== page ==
Home / News / Lynden’s Chet Noll makes butterflies from wood

Lynden’s Chet Noll makes butterflies from wood

May 04, 2023May 04, 2023

Lynden resident Chet Noll with his butterfly art on display at Jansen Art Center in Lynden through July 7. (Bill Helm/Lynden Tribune)

'Playful, yet refined '

LYNDEN — Pretty much his entire life, Chet Noll has worked with wood.

Under the watchful eye of his father, Noll first learned at age 4 how to use power tools.

"I started using power tools in my father's wood shop, standing on a wooden box in front of belt sanders and band saws, spending hours making myself toys and whatever I could imagine," he said.

At first he learned enough to make his own toys, Noll recalled, as well as gifts for family. By age 11, Noll was making butterflies from wood. The first was for his mother, for Mother's Day. It was an Atlas Moth. Looking back, Noll remembers he was "intrigued by the notion that the colors of the woods in the scrap bin were the same as the colors of the moth I had in mind to make."

"Knowing that I needed wings in a mirror image, I fit the pieces of wood together like a puzzle and butterflied them," Noll said. Butterflies made of wood, Noll's work, are on display at the Jansen Art Center in Lynden. The process he uses to make the butterflies is the same process he learned as a youngster.

Lindsey Gerhard, art director at Jansen, said woodworking is a medium "we don't get to showcase in the juried exhibits as often as I would like."

"Chet's work has such a fine craftsmanship — there is such a delicacy to them and they’re playful and refined at the same time," Gerhard said. "The softness of the wood was fun for our installation team to experiment with, placing them all throughout the building in different lighting scenarios. I love where they are exhibited, upstairs outside the Chamber Hall. In our old building there is a bit of bounce in the wooden floors, so when you walk by the butterflies seem to flutter ever so slightly."

Noll calls his work free-standing hardwood marquetry, says that's "one of many terms I’ve invented in an attempt to classify my work."

"None of the traditional terms really tell the whole story," he said. "Other terms such as intarsia or inlay might be more recognizable, but in my case are incomplete. Normally this type of work would be fastened to the top of a wooden box or wall piece. Free-standing describes how the work floats above the base and moves with a breeze."

Noll explained that he makes the butterflies from exotic hardwoods, cuts them from two-inch stock and pieced together in a thick block like a jigsaw puzzle.

"I use the natural colors of the woods to color the butterfly and use no stains or dyes," he said. "Once the block of wings are complete, the block is sliced into thin pairs of wings. A single block yields 10 pairs of wings."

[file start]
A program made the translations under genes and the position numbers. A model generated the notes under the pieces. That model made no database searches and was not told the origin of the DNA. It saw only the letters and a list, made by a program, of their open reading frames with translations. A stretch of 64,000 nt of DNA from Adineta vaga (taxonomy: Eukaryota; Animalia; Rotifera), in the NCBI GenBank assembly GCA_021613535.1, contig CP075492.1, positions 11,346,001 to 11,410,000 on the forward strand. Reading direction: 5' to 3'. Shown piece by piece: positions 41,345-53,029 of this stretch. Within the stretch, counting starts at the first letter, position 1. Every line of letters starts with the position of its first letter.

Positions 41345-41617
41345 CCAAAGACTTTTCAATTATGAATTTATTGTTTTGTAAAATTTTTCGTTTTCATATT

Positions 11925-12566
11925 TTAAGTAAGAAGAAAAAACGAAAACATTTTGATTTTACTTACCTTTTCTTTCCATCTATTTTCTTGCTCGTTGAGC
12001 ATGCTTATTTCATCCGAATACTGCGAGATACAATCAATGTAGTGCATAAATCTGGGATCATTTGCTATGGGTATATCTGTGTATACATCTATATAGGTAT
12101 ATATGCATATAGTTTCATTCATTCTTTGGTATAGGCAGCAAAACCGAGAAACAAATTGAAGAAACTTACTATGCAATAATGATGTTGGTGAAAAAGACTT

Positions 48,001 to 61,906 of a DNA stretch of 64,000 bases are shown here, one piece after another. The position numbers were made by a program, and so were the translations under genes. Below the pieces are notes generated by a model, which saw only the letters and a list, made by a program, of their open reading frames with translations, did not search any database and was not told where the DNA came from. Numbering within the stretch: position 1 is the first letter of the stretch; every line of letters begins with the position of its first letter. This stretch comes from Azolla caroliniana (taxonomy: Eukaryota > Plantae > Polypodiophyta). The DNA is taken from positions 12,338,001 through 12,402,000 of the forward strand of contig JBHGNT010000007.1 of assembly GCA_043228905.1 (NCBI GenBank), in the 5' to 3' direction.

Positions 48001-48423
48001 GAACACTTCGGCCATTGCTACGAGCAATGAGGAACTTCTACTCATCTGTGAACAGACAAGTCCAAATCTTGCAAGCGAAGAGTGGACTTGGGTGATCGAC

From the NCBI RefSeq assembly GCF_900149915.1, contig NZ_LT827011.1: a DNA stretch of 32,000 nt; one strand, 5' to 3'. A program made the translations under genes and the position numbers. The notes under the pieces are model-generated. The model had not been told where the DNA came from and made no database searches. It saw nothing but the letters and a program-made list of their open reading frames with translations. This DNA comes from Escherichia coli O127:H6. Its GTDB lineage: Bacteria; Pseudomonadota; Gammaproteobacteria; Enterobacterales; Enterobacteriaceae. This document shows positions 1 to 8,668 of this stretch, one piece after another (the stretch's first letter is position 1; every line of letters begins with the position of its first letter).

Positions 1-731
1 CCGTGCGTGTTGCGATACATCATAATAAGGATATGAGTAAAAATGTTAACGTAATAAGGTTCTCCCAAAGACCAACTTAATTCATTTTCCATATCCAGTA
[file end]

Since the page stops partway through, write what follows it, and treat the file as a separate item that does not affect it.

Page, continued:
About his pieces on display at The J, Noll said he "set out to capture the beautiful lines and symmetry of species of butterflies from the wild."

"Nature's seemingly frivolous indulgence in the beautiful display of butterfly patterning actually derives from practical considerations of survival, mimicry, camouflage and the architecture of flight," he said. "I strive to capture the fragility of a butterfly's wings in something as dense and immovable as wood."

Amanda Slusser, marketing manager at Jansen Art Center, said the butterfly pieces "are very unique and they stand out amongst the traditional art displayed on the walls."

"I’m still learning all of the things Chet specializes in," Slusser said. "I’ve heard he is a man of many talents."

Over the years, Noll has been commissioned to build furniture, coffee tables, replicas of period harpsichords and pianos. He has also welded metal sculptures, written musical compositions and designed computer software.

"It's hard to remember the wide variety of work I’ve done in my 60 years of doing this," he said.

Most Fridays near the end of the day, Noll plays the Jansen Art Center's Schimmel grand piano.

As if making delicate art from such strong materials isn't enough, Noll taught piano for 47 years when he, his wife Joyce Wonderly and his brother Landon moved to Lynden in 2021.

The former resident of Wrightwood, California, Noll recently joined Jansen's board of directors.

Gerhard said Noll "brings years of experience working in a music and art center in California, a keen knowledge of technology and current best practices, and a very peaceful energy to the board."

The Spring Juried Exhibit is on display until July 7 at the Jansen Art Center, 321 Front St., Lynden. Entrance is free. Juried exhibits show off the talent in the local community with pieces selected by a rotating jury. Visit for more information.

-- Contact Bill Helm at [email protected].

Lynden resident Chet Noll with his butterfly art on display at Jansen Art Center in Lynden through July 7. at Jansen Art Center in Lynden through July 7. Playful, yet refined '